No quick recognition of Taliban by US or allies
The United States on Friday dismissed any chance of rapid recognition for a Taliban government and said it has not decided yet whether it will maintain a diplomatic presence in Afghanistan after next week's troop withdrawal.
"I want to be really clear: there's no rush to recognition of any sort by the United States or any international partners we have talked to," White House spokeswoman Jen Psaki told reporters.
The United States has said recognition of any future Taliban regime would be contingent on it not allowing Afghan territory to be used as a base for terrorism and respect for human rights, particularly those of women.
State Department spokesman Ned Price said the Taliban have asked that the United States keep a diplomatic presence in the country after the remaining US troops are pulled out on Tuesday.
"They have made very clear to us in our communication they would like to see an American diplomatic presence remain," Price said. "Ultimately, of course, it's not up to the Taliban.
"It's a determination that we will need to make consistent with the overriding prerogative and that is the safety and security of American officials," he said.
He said the Taliban have pledged to provide "safety and protection" but those are just "words" and Washington will need further assurances before making any decision.
After the Taliban takeover of Kabul on August 15, the remaining diplomats from the US embassy fled to the US-secured airport in the capital.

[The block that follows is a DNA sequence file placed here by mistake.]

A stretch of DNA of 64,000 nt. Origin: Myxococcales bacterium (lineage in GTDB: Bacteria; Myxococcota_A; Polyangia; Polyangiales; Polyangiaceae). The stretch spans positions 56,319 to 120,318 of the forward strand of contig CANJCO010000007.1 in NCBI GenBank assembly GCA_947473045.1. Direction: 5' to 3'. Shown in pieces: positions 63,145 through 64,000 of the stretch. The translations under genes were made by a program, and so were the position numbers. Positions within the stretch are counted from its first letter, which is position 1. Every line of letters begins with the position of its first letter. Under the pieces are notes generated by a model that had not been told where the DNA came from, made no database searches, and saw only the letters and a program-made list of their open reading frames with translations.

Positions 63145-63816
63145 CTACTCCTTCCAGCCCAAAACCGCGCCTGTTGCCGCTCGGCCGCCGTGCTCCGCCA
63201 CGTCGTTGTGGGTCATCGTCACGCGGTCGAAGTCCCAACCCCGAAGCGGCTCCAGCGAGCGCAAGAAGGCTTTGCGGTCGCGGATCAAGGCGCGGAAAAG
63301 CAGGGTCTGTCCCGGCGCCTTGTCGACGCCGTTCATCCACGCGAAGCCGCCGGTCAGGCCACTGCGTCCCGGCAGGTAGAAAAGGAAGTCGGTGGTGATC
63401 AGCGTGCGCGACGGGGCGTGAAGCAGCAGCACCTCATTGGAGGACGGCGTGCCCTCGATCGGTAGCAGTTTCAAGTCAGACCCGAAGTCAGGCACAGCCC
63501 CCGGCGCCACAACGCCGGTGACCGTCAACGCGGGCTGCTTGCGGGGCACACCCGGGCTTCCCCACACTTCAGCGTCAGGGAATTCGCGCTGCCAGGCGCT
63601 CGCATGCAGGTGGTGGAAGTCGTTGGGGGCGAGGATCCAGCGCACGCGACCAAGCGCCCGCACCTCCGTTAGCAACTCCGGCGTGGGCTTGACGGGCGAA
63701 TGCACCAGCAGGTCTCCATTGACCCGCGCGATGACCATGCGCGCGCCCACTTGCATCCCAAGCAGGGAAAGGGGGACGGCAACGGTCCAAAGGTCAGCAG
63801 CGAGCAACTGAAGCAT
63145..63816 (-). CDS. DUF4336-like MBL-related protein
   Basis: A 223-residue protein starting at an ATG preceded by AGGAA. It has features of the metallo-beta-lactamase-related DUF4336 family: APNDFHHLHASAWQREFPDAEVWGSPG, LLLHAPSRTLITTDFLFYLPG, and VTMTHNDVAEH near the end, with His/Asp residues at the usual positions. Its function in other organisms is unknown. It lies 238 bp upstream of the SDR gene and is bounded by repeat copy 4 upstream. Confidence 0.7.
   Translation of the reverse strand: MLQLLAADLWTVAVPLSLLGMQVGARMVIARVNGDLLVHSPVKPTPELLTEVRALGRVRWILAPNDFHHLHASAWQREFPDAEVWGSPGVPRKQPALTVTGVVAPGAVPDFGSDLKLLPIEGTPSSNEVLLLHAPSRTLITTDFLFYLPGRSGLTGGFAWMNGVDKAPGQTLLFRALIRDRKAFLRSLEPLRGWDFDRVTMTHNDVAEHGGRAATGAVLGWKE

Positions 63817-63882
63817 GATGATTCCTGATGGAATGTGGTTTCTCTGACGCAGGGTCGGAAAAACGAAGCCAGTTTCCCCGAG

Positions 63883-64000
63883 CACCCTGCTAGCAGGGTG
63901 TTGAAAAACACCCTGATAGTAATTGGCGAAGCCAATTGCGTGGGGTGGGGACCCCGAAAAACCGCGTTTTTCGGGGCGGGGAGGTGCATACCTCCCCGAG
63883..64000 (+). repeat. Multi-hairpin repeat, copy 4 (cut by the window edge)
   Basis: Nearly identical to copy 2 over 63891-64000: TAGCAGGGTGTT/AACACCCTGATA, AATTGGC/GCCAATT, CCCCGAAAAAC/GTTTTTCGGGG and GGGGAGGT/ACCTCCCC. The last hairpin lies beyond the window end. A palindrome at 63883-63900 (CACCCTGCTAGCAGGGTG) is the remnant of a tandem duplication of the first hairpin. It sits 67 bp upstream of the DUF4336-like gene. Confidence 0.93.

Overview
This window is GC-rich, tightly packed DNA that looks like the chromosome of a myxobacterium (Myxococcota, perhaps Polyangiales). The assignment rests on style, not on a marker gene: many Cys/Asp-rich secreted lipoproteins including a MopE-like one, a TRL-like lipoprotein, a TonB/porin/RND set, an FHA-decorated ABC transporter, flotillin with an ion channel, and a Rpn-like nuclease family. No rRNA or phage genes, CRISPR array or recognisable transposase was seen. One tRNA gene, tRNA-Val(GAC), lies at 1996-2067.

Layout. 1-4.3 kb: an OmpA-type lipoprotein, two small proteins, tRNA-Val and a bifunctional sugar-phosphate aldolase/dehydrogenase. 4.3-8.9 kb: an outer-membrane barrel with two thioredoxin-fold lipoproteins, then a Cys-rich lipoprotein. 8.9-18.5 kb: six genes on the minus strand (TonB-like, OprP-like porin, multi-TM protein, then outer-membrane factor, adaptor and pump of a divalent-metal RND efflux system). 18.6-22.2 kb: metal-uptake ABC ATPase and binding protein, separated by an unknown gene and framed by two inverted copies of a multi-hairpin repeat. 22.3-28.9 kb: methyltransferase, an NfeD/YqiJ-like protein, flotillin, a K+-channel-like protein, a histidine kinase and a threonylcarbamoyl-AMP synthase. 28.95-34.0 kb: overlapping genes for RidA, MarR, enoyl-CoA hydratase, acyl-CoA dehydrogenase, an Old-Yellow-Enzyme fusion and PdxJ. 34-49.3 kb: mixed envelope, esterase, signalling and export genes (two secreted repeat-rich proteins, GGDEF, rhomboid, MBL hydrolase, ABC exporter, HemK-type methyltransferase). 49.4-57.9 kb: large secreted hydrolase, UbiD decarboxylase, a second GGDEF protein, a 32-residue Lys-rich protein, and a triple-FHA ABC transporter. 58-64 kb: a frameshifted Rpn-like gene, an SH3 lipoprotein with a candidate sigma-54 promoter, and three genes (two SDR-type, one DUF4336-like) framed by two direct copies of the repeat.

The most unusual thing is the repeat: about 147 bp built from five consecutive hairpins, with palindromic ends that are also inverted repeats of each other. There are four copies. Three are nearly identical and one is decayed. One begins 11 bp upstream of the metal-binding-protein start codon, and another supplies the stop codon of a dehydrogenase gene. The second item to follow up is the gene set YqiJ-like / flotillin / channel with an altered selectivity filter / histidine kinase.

The United States has been in close contact with its former enemy as it tries to complete the risky operation of evacuating tens of thousands of people from Afghanistan at the end of a 20-year war.
Meanwhile, the United States will continue to be a "very generous" donor of humanitarian aid to the Afghan people and will aim to prevent any of its assistance from passing through Taliban coffers, State Department spokesman Ned Price said.
The United States is taking steps to allow humanitarian work to continue in Afghanistan despite US. sanctions on the Taliban, which seized power 11 days ago in a war-torn country with an unfolding humanitarian crisis.
"We can maintain a humanitarian commitment to ... the Afghan people in ways that do not have any funding or assistance pass through the coffers of a central government," Price told reporters. "I expect the United States will continue to be a very generous donor to the Afghan people."
The United Nations says more than 18 million people - over half of Afghanistan's population - require aid and half of all Afghan children under the age of five already suffer from acute malnutrition.
The Taliban have said they will respect human rights and will not allow terrorists to operate from the country. The group has also encouraged aid organizations to continue their work, saying aid was welcome as long as it was not used as a means of political influence over Afghanistan.